Toyota’s Troubles Run Deeper Than PR

While at the venerable National Press Club in DC yesterday, handing out our 2010 CSR Awards, I couldn’t help notice another PR event being played out two meeting rooms over—and it didn’t involve happy executives receiving kudos for their good work. No, the Press Club had the Congressional hearings on Toyota playing on the big-screen TV. I noticed quite a few people settled in to watch the train wreck. And what a wreck was. Amid Akio Toyoda’s apologies and the grilling of transportation secretary Ray LaHood, I couldn’t help thinking that Toyota’s problems run much deeper than a crisis PR strategy, especially when Toyoda admitted that the company had grown too big, too fast. Nope, what Toyota really needs is a culture change, one that puts values and transparency first; something that the CSR Awards keynoter, Kevin Moss of BT, stressed in his speech to CSR executives two doors down. More apologies or new TV ads for the Siena can’t deflect these trust and reputation problems. It’s time for Toyota to do some heavy lifting.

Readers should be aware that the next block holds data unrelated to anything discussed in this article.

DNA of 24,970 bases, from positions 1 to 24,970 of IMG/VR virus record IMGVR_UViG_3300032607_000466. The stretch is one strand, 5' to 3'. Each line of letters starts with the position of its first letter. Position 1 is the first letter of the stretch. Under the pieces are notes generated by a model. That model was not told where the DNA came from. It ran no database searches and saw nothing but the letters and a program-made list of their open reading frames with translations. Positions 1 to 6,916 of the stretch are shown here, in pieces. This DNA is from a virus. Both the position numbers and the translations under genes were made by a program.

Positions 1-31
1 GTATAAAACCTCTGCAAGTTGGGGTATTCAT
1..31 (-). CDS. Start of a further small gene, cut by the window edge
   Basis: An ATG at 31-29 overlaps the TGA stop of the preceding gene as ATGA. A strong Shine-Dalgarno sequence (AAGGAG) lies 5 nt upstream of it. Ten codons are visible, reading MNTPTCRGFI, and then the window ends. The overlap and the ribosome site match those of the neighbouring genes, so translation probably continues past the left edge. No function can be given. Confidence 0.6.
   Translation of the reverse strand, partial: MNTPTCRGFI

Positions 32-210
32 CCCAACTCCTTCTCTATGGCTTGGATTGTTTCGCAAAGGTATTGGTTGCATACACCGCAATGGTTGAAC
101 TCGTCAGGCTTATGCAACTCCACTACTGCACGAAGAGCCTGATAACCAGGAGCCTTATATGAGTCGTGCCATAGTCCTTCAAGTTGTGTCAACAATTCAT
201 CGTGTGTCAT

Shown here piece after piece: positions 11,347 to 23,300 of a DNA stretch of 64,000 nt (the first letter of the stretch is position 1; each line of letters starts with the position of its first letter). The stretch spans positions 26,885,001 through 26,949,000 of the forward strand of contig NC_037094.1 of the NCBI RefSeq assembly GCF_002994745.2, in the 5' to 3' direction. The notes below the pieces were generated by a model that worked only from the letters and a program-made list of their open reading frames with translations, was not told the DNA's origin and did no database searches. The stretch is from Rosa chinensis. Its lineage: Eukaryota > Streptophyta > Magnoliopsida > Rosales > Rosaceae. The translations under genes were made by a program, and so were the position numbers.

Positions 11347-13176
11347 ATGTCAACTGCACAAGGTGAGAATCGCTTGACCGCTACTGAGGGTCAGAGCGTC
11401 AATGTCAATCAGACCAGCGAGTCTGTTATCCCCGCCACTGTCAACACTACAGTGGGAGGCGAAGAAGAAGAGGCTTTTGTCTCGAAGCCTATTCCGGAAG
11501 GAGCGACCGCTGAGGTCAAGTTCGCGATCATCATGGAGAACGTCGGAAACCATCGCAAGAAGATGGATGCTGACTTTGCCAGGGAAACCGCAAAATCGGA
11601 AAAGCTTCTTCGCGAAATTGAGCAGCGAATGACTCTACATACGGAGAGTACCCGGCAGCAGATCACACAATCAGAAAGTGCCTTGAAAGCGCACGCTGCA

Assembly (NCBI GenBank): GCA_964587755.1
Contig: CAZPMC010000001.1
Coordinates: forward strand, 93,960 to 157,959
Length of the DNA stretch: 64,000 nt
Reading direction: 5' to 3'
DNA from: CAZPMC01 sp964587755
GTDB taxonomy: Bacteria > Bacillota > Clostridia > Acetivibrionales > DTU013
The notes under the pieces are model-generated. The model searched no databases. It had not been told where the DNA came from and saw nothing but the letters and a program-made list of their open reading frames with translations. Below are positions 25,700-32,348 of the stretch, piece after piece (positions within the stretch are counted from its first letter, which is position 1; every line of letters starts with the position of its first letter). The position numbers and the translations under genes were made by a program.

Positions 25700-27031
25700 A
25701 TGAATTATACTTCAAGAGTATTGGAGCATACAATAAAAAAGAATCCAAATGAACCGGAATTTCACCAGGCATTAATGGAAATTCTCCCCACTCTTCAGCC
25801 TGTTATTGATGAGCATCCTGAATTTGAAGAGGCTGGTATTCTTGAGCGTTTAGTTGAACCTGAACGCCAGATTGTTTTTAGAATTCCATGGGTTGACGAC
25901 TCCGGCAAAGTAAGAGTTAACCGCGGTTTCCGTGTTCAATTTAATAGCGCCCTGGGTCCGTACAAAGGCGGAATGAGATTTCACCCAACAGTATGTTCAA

–Scott Van Camp

  • Jane Wood

    I am currently working toward my undergraduate degree in Public Relations and in every single journalism or PR class I have taken thus far the importance of having a reliable reputation has been stressed. I am wondering and more-so hoping that these are characteristics that are also stressed within most any major area of study. I understand that Toyota’s apologies to the public will only get them so far. Toyota is going to have to work harder now than ever to keep that committed fan base they had before, and may have lost that portion of the public that was undecided. I agree that simply putting out advertisements telling the public that their cars are now improved will no longer be enough for this company. But, I also believe that good PR can and should play a big role in informing the public about these changes. Toyota can change its goals and values to ensure something like this does not happen again and I definitely believe that they need to so. Good PR is then going to be vital in getting these changes made aware of by the public. Good PR is how Toyota will be able to regain it’s once positive reputation and rebuild trust in their company. I am glad to see that corporate social responsibility is something that the PR world recognizes as being tremendously important and I am hoping that major companies like Toyota, or even those not facing such crises, recognize this as well. Not only does this build a good reputation and reliability in particular organizations, but companies focusing on being socially responsible will reflect well on the business-world as a whole.